Tutorial: Painting on a gelli print
Relax with some realtime gelli printing and speed gouache…
Watch the video below and scroll to the end to leave comments or questions — or click HERE to watch it on YouTube and leave comments over there. I read both dutifully!
Gelli plates & brayers
I’m no expert – but I do know there seem to be 2 companies that make the plates – Gel Press and Gelli. I have some of each; so far I don’t see a major difference between them. Keep alllll the plastic when you open them – you’ll want the heavy plastic sheets for both sides, plus the plastic box they come in. You can wiped them down with baby wipes but for a full cleaning I just take them to the sink and stick them in a big pan of soapy water to clean them up.
I’m using soft rubber brayers by Speedball, a 6″ and 3-1/2″…..guage your size by how big your plate is.
Lefranc & Bourgeois Flashe Vinyl Paints
I’m not completely sure what these are, but these were in the aisle with the acrylics. The manufacturer’s website says they were first made in 1954, come in over 70 colors, and were Europe’s first synthetic paint…
As versatile as it is revered, Flashe can be used on almost any surface for a consistent matt finish. Made with high quality, single pigments wherever possible, Flashe is designed for mixing.
Whatever these are, they feel like good paints, not that I know what makes a “vinyl emulsion” a good one. But they dry like gouache, so they seem to be a good pairing! They’re pricey though, that’s a drawback – but if you have one color you really want to play with, it’s worth getting a jar to see how they work with your other paints.
That spatula thing…
They’re Tonic’s Nuvo Spatulas. Nice and soft, no hard edges; you don’t want anything sharp poking into a gelli plate, including any of the tools you use around it.
The transfer passed by while I was yapping during the voiceover – I was using white transfer paper, Bet you didn’t know that existed! I flipped my sketch so i could turn it to match the direction I wanted to place the dragonfly.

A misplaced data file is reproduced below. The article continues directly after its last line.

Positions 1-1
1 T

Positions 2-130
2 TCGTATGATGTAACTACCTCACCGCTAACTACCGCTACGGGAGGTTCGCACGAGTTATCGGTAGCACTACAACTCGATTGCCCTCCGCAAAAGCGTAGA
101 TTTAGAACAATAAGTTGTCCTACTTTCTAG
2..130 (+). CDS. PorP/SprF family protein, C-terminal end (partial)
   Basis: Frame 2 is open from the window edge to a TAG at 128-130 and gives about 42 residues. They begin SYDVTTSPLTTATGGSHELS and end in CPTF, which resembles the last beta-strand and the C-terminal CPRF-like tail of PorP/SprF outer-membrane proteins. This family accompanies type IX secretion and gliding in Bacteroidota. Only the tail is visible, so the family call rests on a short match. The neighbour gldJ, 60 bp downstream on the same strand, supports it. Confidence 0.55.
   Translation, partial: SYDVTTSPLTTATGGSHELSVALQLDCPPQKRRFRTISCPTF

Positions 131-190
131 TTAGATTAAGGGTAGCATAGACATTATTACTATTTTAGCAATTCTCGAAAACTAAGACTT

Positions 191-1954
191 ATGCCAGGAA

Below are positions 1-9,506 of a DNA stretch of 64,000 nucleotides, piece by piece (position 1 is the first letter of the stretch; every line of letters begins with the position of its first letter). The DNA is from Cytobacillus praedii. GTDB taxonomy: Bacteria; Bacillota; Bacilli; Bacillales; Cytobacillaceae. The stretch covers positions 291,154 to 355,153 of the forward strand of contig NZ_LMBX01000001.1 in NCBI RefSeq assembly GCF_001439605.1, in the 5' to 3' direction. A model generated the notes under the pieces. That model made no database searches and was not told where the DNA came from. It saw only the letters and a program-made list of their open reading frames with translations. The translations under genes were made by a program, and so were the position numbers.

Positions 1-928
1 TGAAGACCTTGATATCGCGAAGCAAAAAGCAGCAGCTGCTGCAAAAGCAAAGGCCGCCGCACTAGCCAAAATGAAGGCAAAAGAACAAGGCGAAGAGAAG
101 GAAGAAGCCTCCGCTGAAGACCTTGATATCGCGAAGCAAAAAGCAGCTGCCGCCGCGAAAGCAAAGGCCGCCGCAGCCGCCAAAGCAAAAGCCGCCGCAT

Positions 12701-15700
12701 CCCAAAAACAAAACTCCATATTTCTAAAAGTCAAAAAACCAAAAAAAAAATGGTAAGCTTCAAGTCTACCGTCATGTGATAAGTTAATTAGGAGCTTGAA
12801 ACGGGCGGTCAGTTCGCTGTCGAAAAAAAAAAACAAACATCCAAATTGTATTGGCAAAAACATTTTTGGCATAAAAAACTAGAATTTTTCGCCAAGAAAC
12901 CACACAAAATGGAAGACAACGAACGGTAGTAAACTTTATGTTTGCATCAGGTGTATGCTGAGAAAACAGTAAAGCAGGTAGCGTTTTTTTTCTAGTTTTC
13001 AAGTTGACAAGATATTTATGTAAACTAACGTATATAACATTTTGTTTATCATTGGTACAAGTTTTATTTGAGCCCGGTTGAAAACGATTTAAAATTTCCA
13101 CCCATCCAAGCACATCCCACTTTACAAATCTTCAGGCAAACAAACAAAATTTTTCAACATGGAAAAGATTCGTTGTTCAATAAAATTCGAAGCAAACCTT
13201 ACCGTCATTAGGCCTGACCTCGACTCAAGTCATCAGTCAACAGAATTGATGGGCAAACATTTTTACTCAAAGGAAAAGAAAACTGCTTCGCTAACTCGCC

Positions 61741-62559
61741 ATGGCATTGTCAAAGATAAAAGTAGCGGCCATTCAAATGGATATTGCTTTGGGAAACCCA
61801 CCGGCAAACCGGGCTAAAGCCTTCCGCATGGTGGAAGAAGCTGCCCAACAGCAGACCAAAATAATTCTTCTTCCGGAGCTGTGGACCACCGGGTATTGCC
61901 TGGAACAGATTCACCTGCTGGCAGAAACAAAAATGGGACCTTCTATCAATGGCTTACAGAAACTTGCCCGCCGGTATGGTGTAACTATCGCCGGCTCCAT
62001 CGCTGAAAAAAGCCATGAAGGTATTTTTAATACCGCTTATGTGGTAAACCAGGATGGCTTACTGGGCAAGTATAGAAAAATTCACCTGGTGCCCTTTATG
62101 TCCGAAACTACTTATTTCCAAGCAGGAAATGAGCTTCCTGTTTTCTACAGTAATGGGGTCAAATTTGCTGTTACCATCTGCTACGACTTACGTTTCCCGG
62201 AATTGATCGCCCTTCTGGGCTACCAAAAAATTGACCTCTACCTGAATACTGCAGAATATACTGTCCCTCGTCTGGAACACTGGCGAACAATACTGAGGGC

The first blue layer under the body was painted in the Flashe paints, and it showed me they take far longer to dry than gouache. But the gouache covered it nicely without any lifting once it was dry.
Using these two together will apparently LOOK like they go together, but please don’t be fooled into thinking these will make your art qualify as a “watercolor” piece (for shows that require all-watercolor and include gouache on the approved list). These are water-mixable, and can be diluted, butI don’t know enough about them to give much more info. Research will be forthcoming since I do seem to like these a lot.
The dragonfly reference photo is flipped horizontally. I had to fuss with colors since my background is totally different colors – make sure you have your background showing through those transparent wings. 🙂
- Gelli plates:
- Speedball rubber brayer 6″
- Speedball rubber brayer 3-1/2
- Flashe paints (different colors cost different amounts)...the colors I chose:
- Verdaccio (green)
- Blanc (white)
- Gris de Payne (Paynes Gray)
- Bleu de Prusse (Prussian Blue)
- Ocre Rouge (Red Ochre)
- Saral White Transfer Paper
- Yasutomo Sumi Sketch Paper
- Tonic Nuvo Studio Spatulas
- Daniel Smith Gouache
- Jack Richeson travel brush set for gouache Blick • Amazon